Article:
Proposed Mechanical Voids Regulation Does Not Go Far Enough

Testimony to the New York City Planning Commission

March 13, 2019

The Municipal Art Society of New York believes the Residential Tower Mechanical Void Text Amendment (Text Amendment) to the city’s Zoning Resolution (ZR) proposed by the Department of City Planning (DCP) is a step in the right direction toward regulating excessive void space in residential buildings in high-density tower districts. However, the proposal does not go far enough to close zoning loopholes and comprehensively regulate mechanical and structural voids. We recommend modifications to the current proposal to broaden its physical and geographical scope and maximize its potential effectiveness.

In 2017, MAS released an update to its Accidental Skyline report, which examined the proliferation of supertalls throughout the city and the mechanisms developers use to build them. The report recommended that the City amend the ZR to regulate mechanical and structural voids to close the loopholes that contribute to excessively tall, out-of-scale buildings. The report points out that developers flout zoning regulations by inserting oversized voids disguised as accessory mechanical space that is not counted as floor area and not included in zoning calculations. As often is the case, these empty spaces boost occupiable height, giving residents impressive views and increased property values.

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Rendering of the Manhattan skyline with proposed super-tall buildings.
Rendering of the Manhattan skyline with proposed super-tall buildings.

In some cases mechanical voids (space designated for mechanical equipment for heating, ventilation, and air conditioning systems) and structural voids (unenclosed space in buildings, including stilts, ostensibly for wind shear and natural ventilation purposes) have added 100 or more feet to the overall height of some buildings. The most egregious example is the 161-foot mechanical void proposed for the 775-foot skyscraper at 50 West 66th Street by Extell Development on Manhattan’s Upper West Side. The void would be 20 percent of the building’s height. Another Extell building, Central Park Tower, at 217 West 57th Street, includes 350 feet of total void space that is not counted in zoning calculations. The 510-foot-tall skyscraper at 249 East 62nd Street, designed by Rafael Vinoly (also the architect for the supertall at 432 Park Avenue), uses stilts to increase building height. As proposed, the top 12 floors of the 32-story building will sit atop a 150-foot stilted pedestal that would not be counted as floor area under zoning.

Text Amendent

As proposed, the Text Amendment applies to mechanical floor area in residential buildings in R9 and R10 districts and their commercial equivalents, as well as the Special Clinton, Special Lincoln, Square, Special Union Square, and Special West Chelsea Districts. The Text Amendment would result in the following changes:

  • Floor area occupied by mechanical equipment over 25 feet in height would be considered zoning floor area;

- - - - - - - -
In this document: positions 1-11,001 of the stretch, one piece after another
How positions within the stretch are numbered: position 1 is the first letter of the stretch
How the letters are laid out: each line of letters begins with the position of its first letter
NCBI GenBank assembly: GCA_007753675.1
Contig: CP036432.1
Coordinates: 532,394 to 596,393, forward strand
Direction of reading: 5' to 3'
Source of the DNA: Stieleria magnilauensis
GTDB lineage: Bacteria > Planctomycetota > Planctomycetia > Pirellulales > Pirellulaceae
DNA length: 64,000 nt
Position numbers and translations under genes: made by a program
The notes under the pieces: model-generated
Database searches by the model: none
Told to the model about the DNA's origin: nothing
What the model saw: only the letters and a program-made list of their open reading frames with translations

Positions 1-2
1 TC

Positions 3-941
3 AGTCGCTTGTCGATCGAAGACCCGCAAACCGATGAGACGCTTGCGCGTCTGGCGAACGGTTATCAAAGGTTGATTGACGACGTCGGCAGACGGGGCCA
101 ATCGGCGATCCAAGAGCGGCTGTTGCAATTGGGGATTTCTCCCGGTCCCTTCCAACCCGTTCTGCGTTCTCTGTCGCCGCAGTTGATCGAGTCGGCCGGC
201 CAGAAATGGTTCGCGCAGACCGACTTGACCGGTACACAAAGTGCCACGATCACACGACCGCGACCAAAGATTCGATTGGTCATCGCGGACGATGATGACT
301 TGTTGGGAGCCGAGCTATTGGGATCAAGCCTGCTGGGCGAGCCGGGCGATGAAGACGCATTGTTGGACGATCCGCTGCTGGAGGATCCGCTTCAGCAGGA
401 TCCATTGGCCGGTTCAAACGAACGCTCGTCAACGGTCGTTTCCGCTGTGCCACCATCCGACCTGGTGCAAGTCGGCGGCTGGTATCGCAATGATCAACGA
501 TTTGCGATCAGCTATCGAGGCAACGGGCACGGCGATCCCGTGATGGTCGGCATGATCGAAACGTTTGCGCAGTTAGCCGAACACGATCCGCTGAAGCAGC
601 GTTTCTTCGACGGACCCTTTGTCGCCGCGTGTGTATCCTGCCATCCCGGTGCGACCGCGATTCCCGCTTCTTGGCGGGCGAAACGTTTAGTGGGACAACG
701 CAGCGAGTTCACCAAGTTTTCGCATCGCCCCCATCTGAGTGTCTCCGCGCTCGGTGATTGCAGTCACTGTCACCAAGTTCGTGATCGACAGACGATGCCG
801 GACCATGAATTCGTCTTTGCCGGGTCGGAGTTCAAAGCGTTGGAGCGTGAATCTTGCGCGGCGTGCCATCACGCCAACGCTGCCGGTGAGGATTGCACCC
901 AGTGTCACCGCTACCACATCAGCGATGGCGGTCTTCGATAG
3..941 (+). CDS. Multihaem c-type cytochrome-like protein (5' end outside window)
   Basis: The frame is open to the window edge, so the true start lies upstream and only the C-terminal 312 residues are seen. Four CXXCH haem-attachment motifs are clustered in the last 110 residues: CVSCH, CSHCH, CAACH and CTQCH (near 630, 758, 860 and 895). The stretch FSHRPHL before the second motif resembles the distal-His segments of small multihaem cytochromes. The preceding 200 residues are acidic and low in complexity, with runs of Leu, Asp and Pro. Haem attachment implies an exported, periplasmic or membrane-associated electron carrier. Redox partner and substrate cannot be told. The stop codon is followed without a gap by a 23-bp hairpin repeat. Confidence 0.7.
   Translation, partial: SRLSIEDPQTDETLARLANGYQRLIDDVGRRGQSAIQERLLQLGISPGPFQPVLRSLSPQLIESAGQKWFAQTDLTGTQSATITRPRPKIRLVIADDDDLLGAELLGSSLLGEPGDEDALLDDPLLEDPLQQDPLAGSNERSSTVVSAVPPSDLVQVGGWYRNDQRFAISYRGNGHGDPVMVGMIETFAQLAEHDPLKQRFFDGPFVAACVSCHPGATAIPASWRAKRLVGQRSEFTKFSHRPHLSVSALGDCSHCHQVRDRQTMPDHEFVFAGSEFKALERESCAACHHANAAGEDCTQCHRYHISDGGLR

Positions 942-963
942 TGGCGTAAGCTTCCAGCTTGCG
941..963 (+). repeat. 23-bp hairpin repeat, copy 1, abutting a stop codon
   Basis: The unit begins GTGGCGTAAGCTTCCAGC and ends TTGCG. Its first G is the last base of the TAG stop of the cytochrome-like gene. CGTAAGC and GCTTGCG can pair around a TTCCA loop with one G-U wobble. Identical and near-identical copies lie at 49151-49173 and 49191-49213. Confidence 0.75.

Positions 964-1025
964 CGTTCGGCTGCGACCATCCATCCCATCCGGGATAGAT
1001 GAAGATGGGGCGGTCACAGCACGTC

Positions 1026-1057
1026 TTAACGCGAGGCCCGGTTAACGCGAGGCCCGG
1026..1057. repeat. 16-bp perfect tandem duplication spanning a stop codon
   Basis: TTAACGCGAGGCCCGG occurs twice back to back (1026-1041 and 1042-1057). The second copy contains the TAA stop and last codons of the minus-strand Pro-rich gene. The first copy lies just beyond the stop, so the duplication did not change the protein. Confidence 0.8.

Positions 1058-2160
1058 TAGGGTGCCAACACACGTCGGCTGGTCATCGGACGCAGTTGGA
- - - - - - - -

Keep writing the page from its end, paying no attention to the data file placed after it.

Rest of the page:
• When a given 75-foot portion of a building has more than one enclosed floor space for mechanical equipment, or becomes used or inaccessible, those floors would be considered zoning floor area;
  • In mixed-use buildings where 25 percent of the overall floor area is commercial, the Text Amendment only applies to residential portions; and
  • Floor height and clustering restrictions would only apply to floors below residential areas of a building.


MAS would support the Text Amendment proposal if the following recommendations were included:

  • Restrictions apply to unenclosed structural voids (including stilts, terraces, and outdoor spaces) in addition to mechanical voids;
  • The geographical scope of the provisions of the Text Amendment is extended city-wide;
  • Provisions of the Text Amendment apply to commercial buildings, as well as residential buildings;
  • Mechanical void space limit is expanded to 30 feet in height to account for future state-of-the-art HVAC systems that may require larger intake and exhaust equipment;
  • For each mechanical floor, DOB should assess, based on volumetric plans submitted by each applicant, whether a percentage of space occupied by mechanical equipment is justified. A percentage of overall space (or threshold) should be established by DCP and met by each applicant. We urge DCP to define the percentages/thresholds in coordination with DOB and input from construction industry and engineering sources before the next iteration of the Text Amendment in the fall 2019;
  • An oversight committee or task force comprising representatives from the DCP and DOB is formed to ensure that the new regulations are enforced.

We appreciate the effort the City has made to amend the ZR to regulate mechanical voids. It is a good first step in a much larger discussion involving decision-makers, the public, and stakeholders to arrive at realistic solutions ensuing that the Text Amendment is truly effective.

Help us continue our policy advocacy of behalf of New York City.